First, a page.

This story was edited for clarity April 6, 2020.
Dr. Barry McGlumphy was never one to shy away from the spotlight.
Sitting on the sidelines or back stage as others performed just was not going to be his style.
“Barry was a go-getter,” said Jan Garda, retired principal from Trinity High School. “He wanted to be playing in the game.”
Since those days at Trinity, McGlumphy has taken center stage in the field of athletic training, exercise science and NFL circles.
The methods, the science, the curriculum used around the NFL and other professional sports, relates back to McGlumphy.
He is currently an online professor at California University of Pennsylvania, having developed and implemented the Exercise Science and Health Promotion Masters program there – which he coordinates – in 2002.
McGlumphy works for the Super Bowl champion Kansas City Chiefs, serving on the team’s training staff during training camp and also helping out during the season as his schedule allows. Prior to that, he served a similar role with the Philadelphia Eagles.
The connection was Rick Burkholder, currently vice president of sports medicine and performance for the Chiefs.
McGlumphy and Burkholder attended graduate school together at the University of Arizona, where they became roommates and best friends. Burkholder brought McGlumphy to the Eagles then to Kansas City.
“As an educator, Barry’s one of the best in the country,” Burkholder said. “If you look at his curriculum, it’s where athletic training is today. It’s now the model, preventative care. We’ve taken all of his program content and brought it into our daily teachings.
“While this may be the new wave athletic training, Barry was well before his time in thought process. He has made a profound impact on athletic training on the NFL and all of professional sports. Barry is one of the pioneers to change the model.”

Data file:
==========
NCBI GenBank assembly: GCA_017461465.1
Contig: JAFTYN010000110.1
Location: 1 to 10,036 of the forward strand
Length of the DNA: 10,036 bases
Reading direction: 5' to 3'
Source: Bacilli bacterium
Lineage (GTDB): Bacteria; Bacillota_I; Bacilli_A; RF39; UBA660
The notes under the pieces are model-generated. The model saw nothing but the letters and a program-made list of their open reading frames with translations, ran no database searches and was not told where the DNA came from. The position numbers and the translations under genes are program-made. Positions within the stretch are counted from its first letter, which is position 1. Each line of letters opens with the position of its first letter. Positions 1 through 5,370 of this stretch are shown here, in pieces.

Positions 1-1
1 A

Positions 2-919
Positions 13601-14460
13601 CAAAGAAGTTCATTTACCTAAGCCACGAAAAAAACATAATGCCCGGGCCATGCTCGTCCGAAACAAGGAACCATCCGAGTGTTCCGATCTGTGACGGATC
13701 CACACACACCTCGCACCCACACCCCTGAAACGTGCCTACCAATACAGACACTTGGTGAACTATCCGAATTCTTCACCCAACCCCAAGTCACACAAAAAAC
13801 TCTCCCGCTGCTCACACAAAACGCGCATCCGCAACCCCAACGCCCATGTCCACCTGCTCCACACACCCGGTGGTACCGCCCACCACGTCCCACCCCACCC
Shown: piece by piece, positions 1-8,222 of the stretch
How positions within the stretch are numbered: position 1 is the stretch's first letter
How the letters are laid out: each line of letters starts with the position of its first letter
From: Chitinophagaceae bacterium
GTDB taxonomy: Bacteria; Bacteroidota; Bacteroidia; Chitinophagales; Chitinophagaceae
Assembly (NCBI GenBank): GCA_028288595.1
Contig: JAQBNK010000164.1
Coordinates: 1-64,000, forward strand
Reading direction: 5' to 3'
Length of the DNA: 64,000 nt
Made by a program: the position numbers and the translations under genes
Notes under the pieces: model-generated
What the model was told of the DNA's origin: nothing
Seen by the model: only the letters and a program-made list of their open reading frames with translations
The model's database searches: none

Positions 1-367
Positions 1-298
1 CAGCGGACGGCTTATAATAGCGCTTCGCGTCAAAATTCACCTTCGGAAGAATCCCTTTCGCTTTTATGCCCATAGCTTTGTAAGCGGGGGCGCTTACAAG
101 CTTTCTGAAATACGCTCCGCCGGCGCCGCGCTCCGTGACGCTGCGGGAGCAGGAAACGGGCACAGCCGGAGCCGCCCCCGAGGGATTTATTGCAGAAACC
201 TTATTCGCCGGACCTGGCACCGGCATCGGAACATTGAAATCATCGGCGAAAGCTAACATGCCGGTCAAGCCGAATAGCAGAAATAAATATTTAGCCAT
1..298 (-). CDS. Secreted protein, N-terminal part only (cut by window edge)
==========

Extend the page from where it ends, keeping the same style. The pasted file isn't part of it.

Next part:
The success and the shaping of the athletic training profession McGlumphy has had, is not a surprise to Garda, who encouraged McGlumphy to serve as a student athletic trainer at Trinity and to excel in Garda’s theater program at the school.
“Barry earned his way into major roles. He was driven. He met the deadlines; he was on time. He always did what was asked of him. Barry was very creative.
“He would go to school all day. Then head to a practice and then come to a rehearsal later that night. You could see his drive and passion. You can just tell when someone has it. He has the flame inside. Whatever he was going to do, he was going to be great at it. Barry was going to be a winner and make whatever he was involved with a winner. He’ll make it happen.”
Taking center stage
McGlumphy attributes his work and success back to his time at Trinity.
Garda provided an opportunity to serve as the student-athletic trainer for the Hillers’ football team. He also led the theater department where McGlumphy found his opportunity to shine. They also shared similar experiences from his sports playing days as a youth in wrestling, baseball and football.
“I was involved with the theater department,” McGlumphy said. “Jan knew I was interested to possibly going into physical therapy in college. He told me he would have an opportunity for me in working with the Trinity football team. I was very excited about it. The district sent me to Pitt for a student-athletic training workshop that summer. It was my first experience with it.